Capitalism, Language, Race
I have written an ongoing series of papers and articles on race, literature and Marxism.
I presented a seminar on Race and Poetry at University of Kent in 2017. An article in the Journal of British and Irish Innovative Poetry entitled Writing Race Under Capital: Nisha Ramayya, Nat Raha, and Daljit Nagra’s ‘Ramayana’ is forthcoming. I focused on translation, the idea of mixed race poetics and bilingual poetry in a talk entitled The Cover That Uncovers: mixed-race poetics at the RAPAPUK: Legacies of Colonialism conference in Cambridge in 2018.
In October 2019, I will deliver a further seminar at Cambridge on Marxist conceptions of poetry’s political potential.
Architecture and Space
- Parasitic Buildings
I am interested in the parasitic urban spaces created by capitalism and property. In particular how these play out in contemporary London. In parallel, I also try to follow glimpses of a built world which has never materialised seen through a negative image. I presented a talk on the parasitic spaces of South London at the South of the River conference at the University of Greenwich in 2018.
- Social Housing Worlds
I also research the changing worlds refracted within the design, signage and lives lived in social housing estates. In 2016, I presented some of this research under the title ‘Bristol Politics and Housing’ at the Changing Landscapes event at Arnolfini Gallery, Bristol. I wrote an essay on the Kate Macintosh designed Dawson’s Heights estate and its Forest Hill surroundings for the edited book ‘Mount London‘ (Penned in the Margins, 2014).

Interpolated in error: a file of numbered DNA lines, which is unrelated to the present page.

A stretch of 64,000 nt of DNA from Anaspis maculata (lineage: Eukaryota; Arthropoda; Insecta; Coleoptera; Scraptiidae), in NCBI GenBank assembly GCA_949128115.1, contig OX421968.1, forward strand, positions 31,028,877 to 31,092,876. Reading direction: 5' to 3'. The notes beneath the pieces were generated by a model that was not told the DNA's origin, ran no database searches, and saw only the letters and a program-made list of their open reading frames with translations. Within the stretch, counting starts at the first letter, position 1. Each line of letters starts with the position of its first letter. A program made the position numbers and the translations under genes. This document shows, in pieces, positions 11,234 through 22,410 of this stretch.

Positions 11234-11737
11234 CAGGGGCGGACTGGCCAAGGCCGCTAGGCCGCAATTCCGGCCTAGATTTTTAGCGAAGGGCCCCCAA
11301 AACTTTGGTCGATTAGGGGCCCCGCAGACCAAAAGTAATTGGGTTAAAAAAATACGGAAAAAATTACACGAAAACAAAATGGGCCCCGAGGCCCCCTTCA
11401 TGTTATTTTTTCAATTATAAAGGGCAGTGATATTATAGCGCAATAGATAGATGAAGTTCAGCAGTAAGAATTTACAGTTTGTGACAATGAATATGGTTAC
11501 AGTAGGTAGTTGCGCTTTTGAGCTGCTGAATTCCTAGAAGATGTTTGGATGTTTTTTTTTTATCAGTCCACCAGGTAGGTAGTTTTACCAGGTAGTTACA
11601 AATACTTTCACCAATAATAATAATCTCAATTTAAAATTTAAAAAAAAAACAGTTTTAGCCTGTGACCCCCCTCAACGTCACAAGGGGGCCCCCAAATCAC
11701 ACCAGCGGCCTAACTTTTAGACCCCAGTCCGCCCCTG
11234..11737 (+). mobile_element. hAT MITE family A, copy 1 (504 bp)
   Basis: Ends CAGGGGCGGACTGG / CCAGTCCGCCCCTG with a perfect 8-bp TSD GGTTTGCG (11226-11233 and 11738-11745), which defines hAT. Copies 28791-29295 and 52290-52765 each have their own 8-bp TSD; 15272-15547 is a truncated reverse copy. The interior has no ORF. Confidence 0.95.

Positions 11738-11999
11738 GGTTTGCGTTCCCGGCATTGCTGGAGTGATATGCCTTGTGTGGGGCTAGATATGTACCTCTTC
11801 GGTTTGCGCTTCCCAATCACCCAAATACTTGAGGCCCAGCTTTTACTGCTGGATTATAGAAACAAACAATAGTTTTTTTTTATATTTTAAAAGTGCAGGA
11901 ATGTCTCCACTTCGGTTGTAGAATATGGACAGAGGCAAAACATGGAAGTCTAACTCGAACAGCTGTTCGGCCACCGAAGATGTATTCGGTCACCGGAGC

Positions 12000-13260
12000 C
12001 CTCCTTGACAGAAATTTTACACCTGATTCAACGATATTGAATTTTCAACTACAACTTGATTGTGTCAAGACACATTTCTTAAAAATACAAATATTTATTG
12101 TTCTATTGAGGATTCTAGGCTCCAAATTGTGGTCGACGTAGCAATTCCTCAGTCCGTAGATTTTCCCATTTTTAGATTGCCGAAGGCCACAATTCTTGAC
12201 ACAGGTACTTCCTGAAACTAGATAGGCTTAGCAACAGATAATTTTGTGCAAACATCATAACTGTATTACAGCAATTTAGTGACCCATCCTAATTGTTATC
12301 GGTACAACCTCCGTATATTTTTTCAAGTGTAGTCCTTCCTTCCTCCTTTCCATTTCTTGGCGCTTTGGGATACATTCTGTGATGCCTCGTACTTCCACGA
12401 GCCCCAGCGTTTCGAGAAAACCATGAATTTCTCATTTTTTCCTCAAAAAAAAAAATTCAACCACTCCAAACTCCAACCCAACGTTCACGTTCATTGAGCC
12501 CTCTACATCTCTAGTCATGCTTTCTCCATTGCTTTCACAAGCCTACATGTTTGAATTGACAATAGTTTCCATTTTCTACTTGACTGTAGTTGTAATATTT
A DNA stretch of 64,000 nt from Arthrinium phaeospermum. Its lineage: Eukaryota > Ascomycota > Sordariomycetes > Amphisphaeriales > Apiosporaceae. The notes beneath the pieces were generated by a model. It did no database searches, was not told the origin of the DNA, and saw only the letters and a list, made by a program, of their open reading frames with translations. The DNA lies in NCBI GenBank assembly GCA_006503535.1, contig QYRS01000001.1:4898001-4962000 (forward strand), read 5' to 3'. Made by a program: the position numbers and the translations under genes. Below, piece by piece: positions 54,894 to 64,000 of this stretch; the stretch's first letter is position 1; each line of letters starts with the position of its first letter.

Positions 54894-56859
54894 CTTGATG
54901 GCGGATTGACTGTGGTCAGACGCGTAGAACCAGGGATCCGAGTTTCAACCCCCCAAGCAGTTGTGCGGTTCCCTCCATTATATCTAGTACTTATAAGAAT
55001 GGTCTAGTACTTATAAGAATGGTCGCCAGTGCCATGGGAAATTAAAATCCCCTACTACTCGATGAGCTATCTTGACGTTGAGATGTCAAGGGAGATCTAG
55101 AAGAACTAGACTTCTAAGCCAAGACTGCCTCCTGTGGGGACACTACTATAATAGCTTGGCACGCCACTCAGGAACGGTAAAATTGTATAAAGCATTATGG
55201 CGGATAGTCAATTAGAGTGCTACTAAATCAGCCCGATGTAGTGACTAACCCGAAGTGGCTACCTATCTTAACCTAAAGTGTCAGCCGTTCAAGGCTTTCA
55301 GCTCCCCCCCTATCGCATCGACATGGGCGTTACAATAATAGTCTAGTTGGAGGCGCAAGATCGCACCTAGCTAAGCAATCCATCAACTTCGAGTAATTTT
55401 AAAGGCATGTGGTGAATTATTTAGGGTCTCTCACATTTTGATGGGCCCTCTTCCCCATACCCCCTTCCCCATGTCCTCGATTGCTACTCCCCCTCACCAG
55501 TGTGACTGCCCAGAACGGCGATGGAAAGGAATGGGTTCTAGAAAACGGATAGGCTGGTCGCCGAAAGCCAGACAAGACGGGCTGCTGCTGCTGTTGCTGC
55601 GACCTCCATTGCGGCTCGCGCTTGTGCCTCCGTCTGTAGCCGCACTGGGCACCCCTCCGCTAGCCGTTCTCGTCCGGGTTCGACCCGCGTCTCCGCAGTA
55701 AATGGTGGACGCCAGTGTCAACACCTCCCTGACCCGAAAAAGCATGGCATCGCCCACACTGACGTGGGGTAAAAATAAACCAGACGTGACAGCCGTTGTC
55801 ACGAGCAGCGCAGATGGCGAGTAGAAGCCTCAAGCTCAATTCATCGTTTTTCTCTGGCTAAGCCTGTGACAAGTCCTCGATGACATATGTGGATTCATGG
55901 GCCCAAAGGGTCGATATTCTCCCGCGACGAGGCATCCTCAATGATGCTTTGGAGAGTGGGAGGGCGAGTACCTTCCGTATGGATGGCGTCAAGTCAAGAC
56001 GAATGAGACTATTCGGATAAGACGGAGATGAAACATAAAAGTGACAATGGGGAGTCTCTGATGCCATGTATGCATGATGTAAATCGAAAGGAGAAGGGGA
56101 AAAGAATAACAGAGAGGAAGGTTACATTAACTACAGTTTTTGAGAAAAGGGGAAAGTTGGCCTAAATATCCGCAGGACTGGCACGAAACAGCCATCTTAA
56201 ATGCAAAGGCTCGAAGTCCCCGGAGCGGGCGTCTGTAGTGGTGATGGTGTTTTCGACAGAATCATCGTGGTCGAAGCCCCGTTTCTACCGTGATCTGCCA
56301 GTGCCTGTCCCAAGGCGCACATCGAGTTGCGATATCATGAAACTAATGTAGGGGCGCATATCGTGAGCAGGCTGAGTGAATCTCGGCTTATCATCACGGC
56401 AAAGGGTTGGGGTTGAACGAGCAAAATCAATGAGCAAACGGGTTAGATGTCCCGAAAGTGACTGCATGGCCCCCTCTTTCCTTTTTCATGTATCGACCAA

Politics of Philology
Developing the frameworks I used in the experimental work of philology, Complex Crosses, I am currently researching radical readings of the Book of Job, as well as close readings of Japanese poetry.
I delivered a seminar paper on the politics of philology: ‘Four Counterparts: Philology and Contemporary Poetry’ at the Contemporary Innovative Poetry Seminar series organised by Royal Holloway (2016).
An essay booklet on ‘Why I spent a year writing about six lines from the Book of Job’ is forthcoming. It will also feature an essay on the politics of hermeneutics.